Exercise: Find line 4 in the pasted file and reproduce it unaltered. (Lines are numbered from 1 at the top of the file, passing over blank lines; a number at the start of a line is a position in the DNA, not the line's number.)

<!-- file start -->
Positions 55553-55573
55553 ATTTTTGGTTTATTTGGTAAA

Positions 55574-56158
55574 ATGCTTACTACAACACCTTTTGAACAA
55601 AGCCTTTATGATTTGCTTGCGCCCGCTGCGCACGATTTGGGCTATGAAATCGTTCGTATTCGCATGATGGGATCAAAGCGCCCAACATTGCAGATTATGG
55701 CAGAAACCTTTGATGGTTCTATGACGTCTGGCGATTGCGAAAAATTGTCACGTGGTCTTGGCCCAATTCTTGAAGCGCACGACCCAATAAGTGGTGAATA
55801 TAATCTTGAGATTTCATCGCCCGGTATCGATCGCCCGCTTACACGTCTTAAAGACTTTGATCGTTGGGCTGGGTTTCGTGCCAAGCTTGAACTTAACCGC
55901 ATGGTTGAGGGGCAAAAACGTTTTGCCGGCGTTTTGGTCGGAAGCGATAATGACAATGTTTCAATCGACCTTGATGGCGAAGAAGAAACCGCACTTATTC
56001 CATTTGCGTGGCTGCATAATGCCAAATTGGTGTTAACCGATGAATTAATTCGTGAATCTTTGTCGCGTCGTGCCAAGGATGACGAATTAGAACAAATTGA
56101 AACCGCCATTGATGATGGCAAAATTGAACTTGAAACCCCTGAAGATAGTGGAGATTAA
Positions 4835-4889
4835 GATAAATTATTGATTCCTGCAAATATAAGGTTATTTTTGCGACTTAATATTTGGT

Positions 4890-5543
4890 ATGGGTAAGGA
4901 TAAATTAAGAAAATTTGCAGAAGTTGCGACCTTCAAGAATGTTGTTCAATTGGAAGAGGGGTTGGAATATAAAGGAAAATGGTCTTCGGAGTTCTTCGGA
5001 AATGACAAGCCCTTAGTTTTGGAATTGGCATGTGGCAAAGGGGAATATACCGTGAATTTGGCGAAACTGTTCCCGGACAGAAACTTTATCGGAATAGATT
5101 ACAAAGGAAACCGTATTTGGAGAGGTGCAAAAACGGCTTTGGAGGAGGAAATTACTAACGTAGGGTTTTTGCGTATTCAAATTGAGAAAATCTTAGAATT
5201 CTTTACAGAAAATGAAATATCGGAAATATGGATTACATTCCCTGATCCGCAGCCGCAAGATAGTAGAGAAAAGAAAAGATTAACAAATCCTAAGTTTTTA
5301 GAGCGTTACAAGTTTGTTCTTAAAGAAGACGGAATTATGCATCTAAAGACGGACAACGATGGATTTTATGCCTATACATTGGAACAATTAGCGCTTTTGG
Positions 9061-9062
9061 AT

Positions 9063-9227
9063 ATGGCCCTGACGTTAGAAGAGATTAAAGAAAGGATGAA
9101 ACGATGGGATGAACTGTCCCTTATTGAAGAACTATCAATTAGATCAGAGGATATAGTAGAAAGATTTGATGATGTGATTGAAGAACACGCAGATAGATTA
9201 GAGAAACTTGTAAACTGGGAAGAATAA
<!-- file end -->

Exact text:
55574 ATGCTTACTACAACACCTTTTGAACAA